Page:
• April 3rd, 2020: Small businesses and sole proprietorships
  • April 10th, 2020: Independent contractors and self-employed individuals

You can apply with SBA Form 2483 at existing SBA lenders, federally insured depository institutions, federally insured credit unions, or participating farm credit systems. Visit the SBA website for a list of approved lenders. The amount received is determined by multiplying 2.5 by the average total monthly payments for payroll costs during the one year period prior to the loan.

Emergency Economic Injury Grants are also available alongside Economic Injury Disaster Loans (EIDL). Those eligible for these grants and loans include:

  • Companies with 500 or fewer employees
  • Sole proprietorships
  • Independent contractors
  • Cooperatives
  • Tribal businesses
  • Employee-owned businesses

You can apply for the Emergency Economic Injury Grant, Economic Injury Disaster Loan, and PPP loan at the same time, but you cannot use your EIDL for the same purpose as your PPP loan.

The EIDL represents a lower interest rate loan for up to $2 million of expenses that could have been met had the pandemic not occurred. The Economic Injury Grants are available within three days of submitting the application for up to $10,000 for entities found eligible. The loans and grants are available until December 31st, 2020. You can apply here on the SBA Disaster Assistance page.

Companies forced to suspend operations or that have gross receipts decline by 50% from the previous year will receive:

  • A tax credit for retaining employees worth up to 50% of the wages paid during this crisis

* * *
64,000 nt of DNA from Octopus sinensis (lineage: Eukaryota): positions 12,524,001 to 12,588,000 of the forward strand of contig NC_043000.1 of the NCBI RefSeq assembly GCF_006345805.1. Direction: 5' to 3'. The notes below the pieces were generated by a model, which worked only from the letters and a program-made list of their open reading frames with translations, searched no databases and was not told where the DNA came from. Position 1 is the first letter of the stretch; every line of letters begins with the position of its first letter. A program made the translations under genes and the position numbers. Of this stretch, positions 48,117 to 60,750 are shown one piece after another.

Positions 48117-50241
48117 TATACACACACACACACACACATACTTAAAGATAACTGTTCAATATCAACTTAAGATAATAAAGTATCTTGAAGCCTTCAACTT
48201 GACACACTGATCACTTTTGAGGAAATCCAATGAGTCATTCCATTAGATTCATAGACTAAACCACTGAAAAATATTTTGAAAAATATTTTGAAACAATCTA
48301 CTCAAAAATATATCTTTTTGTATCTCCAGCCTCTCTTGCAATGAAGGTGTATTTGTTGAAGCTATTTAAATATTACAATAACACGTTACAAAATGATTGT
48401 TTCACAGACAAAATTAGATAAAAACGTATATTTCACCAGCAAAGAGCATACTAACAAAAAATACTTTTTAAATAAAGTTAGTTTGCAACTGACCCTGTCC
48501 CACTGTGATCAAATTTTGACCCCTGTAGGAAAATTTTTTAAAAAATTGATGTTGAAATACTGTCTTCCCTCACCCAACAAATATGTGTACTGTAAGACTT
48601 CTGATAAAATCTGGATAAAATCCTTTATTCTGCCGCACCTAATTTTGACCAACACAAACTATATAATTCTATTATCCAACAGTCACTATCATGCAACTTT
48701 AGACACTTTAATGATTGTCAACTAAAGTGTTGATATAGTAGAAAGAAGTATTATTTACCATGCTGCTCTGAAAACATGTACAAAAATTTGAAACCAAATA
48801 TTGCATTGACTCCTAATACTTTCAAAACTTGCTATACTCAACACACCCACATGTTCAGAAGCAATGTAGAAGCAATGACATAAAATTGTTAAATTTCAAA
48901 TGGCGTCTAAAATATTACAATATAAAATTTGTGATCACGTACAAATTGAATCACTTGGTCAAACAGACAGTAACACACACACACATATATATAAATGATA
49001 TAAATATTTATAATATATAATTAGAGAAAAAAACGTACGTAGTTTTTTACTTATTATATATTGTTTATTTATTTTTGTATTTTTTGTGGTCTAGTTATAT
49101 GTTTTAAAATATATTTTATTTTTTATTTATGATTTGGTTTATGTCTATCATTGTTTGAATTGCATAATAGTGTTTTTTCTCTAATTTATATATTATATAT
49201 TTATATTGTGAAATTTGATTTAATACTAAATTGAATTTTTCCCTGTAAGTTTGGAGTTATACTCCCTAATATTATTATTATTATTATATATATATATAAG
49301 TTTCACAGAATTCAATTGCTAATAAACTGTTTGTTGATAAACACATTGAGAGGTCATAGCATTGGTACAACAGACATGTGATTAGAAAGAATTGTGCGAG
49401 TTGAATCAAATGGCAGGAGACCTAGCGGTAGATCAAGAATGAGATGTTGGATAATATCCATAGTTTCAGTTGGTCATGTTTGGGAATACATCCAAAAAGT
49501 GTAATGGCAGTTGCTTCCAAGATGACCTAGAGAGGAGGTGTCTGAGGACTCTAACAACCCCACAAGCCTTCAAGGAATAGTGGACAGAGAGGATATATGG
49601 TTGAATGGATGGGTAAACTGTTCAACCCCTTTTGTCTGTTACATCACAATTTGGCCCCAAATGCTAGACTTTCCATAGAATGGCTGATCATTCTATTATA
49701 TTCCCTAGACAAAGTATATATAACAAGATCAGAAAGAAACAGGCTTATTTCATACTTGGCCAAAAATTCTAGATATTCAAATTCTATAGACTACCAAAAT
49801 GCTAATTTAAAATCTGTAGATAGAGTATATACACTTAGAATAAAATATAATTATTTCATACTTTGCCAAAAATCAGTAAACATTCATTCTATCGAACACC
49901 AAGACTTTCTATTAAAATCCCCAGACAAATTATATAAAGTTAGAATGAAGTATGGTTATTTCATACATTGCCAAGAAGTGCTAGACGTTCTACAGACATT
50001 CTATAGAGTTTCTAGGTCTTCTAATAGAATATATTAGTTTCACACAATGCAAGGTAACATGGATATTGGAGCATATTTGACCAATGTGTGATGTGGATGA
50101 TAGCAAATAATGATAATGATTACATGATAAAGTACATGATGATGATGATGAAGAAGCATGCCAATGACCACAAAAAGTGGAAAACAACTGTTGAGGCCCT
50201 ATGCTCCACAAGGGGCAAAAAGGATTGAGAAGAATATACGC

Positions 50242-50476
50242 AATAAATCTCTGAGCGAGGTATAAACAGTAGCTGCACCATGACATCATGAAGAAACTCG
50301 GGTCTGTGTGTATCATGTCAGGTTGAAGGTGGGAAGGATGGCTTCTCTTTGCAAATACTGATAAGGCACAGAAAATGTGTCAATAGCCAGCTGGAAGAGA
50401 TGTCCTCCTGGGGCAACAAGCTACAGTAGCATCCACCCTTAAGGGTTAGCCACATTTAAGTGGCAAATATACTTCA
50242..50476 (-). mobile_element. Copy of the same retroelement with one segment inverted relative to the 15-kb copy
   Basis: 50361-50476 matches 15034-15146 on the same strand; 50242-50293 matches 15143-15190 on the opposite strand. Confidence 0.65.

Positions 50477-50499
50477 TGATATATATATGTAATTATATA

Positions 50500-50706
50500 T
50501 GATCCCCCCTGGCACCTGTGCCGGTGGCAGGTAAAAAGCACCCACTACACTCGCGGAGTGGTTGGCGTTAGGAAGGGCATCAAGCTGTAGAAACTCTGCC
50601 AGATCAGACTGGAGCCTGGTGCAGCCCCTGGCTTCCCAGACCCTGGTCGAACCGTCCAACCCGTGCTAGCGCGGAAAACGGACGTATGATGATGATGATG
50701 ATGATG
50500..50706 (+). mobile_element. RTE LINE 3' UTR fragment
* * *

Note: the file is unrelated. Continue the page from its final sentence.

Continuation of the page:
• A delay on payroll taxes due for employers that require half of the deferred tax paid by the end of 2021 and the last half by the end of 2022.

The CARES Act also bans companies that take government loans from buying back stock until one year after the loan is paid back. It bars executives and employees who made $425,000 or more last year from getting a raise. It also stops the president, vice president, heads of executive departments, members of congress, and their families from receiving any emergency taxpayer relief.

The bill passed on March 27th, 2020, including the massive $2 trillion CARES Act, is phase three of the COVID-19 relief plan, and many leaders are already looking at phase four which could include stronger protections for workers, increase funding for food security programs, and provide greater support for local and state governments.

We have no way of knowing how this will pan out, nor can we count on a phase four of relief. The time is now for American small business owners and entrepreneurs to take advantage of the stimulus money provided by the CARES Act.

If you’d like to dig into the details, you can read the details of the final bill passed. For further information on the CARES Act and how it affects specific industries, check out these resources:

While you wait for funding, continue to follow guidelines from the Centers for Disease Control, track the spread of COVID-19 via the Johns Hopkins Case Map, and wash your hands.

Know of any other resources that may help entrepreneurs and small business owners in these uncertain times? Share them in the comments below:

 

Sam Molony

Sam Molony is the marketing strategist at ZoomShift, the leading employee scheduling software. When Sam's not publishing or promoting new content you can find him playing his guitar or baking.